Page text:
August 29, 2018

Restorative Practices and TAKING RESPONSIBILITY

Blog Archives:

One of the most prevalent issues that need to be discussed and sorted out in society is the idea of how one takes responsibility.  In education, we wish to have classrooms where students are engaged and participating as well as taking ownership of their own learning.  In communities, we want people to contribute, care and be responsible.  The challenge is how to create the right conditions for each person or stakeholder to understand what their responsibilities are and how to achieve the goals and hopes and dreams that they believe are important.

So often, people give away their “agency” and expect others to make the best decisions for them or expect others to tell them what to do.  The problem with this approach is that the individual doesn’t have to take responsibility for their actions or their next steps. 

Restorative practices helps each of us by giving us a script or protocol to follow that helps others take responsibility and name how they believe things can be made right.  

One of the first activities that we had our Belizean colleagues engage in was a scenario where one person was the teacher and the other was a student in trouble.  [How often as teachers & parents (and I am VERY guilty of this) don’t we seize on the problems of others and then try to solve the problem FOR them?  ]

The “teacher” in the scenario was only allowed to ask…..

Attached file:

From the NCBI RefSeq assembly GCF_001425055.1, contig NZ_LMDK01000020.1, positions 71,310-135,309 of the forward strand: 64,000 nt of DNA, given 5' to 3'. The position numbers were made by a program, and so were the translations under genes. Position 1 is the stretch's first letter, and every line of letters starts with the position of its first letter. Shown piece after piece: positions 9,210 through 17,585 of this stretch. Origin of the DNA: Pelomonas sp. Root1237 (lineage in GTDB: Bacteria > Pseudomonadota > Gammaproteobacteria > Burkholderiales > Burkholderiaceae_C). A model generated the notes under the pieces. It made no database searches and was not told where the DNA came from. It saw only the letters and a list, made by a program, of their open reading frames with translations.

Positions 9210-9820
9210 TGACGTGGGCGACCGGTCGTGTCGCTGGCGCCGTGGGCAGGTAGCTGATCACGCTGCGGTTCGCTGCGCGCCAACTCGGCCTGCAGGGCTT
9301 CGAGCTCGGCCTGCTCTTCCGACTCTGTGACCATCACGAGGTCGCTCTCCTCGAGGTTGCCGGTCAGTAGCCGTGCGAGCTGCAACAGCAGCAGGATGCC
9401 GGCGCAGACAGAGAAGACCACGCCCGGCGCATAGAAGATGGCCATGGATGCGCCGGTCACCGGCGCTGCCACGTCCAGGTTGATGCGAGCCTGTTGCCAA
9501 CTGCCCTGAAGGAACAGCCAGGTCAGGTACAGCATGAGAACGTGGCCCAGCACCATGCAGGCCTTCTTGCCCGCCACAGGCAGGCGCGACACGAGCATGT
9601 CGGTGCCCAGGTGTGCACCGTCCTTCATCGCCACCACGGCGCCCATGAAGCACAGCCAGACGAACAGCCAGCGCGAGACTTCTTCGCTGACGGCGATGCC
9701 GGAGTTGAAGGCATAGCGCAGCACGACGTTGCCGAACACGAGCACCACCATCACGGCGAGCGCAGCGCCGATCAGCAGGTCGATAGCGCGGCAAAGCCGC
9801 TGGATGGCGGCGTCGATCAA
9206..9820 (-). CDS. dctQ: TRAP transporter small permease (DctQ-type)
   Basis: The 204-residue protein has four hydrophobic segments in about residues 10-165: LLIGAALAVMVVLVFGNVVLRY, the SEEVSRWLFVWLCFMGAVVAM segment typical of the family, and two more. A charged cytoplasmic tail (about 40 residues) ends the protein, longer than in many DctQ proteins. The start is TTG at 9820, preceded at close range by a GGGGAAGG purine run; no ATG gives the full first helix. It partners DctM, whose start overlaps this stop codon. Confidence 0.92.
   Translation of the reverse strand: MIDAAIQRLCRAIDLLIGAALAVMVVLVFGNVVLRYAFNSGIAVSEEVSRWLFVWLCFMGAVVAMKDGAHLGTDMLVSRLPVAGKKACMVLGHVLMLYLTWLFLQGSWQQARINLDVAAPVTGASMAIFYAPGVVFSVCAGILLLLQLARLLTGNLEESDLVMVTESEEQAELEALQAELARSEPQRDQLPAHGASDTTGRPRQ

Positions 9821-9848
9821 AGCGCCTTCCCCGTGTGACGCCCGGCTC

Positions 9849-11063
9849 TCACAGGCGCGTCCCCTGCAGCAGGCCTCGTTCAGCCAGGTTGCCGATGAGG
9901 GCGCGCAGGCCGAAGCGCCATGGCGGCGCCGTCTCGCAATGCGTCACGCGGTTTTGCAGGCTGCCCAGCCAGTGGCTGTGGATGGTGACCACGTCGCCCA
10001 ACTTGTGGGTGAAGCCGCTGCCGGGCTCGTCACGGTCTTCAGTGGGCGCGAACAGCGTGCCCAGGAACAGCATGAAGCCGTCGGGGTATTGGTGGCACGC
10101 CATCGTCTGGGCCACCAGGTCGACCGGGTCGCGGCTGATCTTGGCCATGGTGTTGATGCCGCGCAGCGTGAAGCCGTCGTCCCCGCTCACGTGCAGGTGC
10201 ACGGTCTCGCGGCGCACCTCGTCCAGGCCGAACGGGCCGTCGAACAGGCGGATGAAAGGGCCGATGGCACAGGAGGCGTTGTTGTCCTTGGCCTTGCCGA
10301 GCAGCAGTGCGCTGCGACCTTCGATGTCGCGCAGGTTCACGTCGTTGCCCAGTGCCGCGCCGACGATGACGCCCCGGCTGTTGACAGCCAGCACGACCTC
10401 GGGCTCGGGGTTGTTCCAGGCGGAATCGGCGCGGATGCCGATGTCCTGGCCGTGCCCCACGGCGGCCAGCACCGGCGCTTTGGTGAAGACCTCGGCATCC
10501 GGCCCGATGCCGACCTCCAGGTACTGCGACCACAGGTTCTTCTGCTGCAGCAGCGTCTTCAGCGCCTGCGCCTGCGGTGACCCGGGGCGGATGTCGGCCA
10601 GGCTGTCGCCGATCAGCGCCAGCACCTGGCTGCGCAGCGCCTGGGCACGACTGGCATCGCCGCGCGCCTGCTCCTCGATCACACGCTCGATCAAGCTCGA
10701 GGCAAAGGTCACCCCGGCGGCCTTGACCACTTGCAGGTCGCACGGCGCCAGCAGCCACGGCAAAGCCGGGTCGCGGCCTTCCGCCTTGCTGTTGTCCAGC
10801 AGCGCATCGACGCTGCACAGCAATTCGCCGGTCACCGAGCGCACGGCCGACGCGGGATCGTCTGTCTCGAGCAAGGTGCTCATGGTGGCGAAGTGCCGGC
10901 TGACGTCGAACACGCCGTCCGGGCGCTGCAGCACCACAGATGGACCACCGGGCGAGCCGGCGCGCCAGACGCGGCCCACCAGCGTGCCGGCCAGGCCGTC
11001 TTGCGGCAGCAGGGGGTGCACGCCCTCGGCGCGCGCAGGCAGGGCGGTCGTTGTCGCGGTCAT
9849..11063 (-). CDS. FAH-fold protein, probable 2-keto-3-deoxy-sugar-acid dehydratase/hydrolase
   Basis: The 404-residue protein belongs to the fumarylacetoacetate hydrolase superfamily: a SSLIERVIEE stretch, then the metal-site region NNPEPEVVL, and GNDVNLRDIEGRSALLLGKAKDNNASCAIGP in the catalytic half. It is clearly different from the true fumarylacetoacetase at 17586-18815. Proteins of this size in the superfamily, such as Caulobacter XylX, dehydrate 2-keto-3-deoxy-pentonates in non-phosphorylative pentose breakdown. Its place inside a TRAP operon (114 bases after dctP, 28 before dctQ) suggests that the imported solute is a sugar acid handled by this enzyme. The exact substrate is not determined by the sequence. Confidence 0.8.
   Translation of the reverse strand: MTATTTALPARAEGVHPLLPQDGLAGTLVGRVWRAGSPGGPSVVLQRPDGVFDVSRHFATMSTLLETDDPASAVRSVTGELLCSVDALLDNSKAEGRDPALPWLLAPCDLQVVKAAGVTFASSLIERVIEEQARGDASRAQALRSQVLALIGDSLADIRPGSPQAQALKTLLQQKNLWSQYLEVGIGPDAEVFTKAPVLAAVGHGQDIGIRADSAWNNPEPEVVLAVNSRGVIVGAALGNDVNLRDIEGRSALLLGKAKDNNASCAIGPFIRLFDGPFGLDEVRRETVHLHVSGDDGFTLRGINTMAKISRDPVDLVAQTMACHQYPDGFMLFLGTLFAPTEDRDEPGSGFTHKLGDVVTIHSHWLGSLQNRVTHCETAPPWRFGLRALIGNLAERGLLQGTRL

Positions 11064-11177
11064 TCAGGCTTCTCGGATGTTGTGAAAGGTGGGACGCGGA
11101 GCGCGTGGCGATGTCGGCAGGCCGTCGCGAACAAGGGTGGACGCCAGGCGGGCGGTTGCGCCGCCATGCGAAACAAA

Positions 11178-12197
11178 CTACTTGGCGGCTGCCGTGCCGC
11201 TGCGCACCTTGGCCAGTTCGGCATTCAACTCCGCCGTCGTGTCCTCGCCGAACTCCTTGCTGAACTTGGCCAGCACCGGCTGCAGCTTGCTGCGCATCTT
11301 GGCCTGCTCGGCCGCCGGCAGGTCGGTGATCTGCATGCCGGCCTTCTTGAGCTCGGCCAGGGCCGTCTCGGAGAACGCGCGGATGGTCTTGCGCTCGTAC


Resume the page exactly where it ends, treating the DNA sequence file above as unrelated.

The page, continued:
“What happened?”

                “What did you think when it happened?”

                “Who has been affected by what has happened?”

                “What’s been the hardest thing for you?”

                “What do you think needs to happen to make things right?”

The feedback that we got was from everyone was how different this conversation was with the ”troubled student” because the student did all the talking and got to tell their story AND have agency on how best to resolve it.  The “teacher” listened and just guided the conversation and helped the student discover what might need to happen next.  The student was given responsibility.  The teacher doesn’t have to always take responsibility to “solve” the student’s problem.  It is a respectful, honouring process that builds people up and sends the message that they CAN bring peace and that they have wisdom to know what they might need to resolve things.

“Let the peace of Christ rule in your hearts, since as members of one body you were called to peace.  And be thankful.  Let the message of Christ dwell in you richly as you teach and admonish one another with all wisdom through psalms, hymns, and songs from the Spirit, singing to God with gratitude in your hearts.  And whatever you do, whether in word or deed, do it all in the name of the Lord Jesus, giving thanks to God the Father through him.”     Colossians 3:15-17


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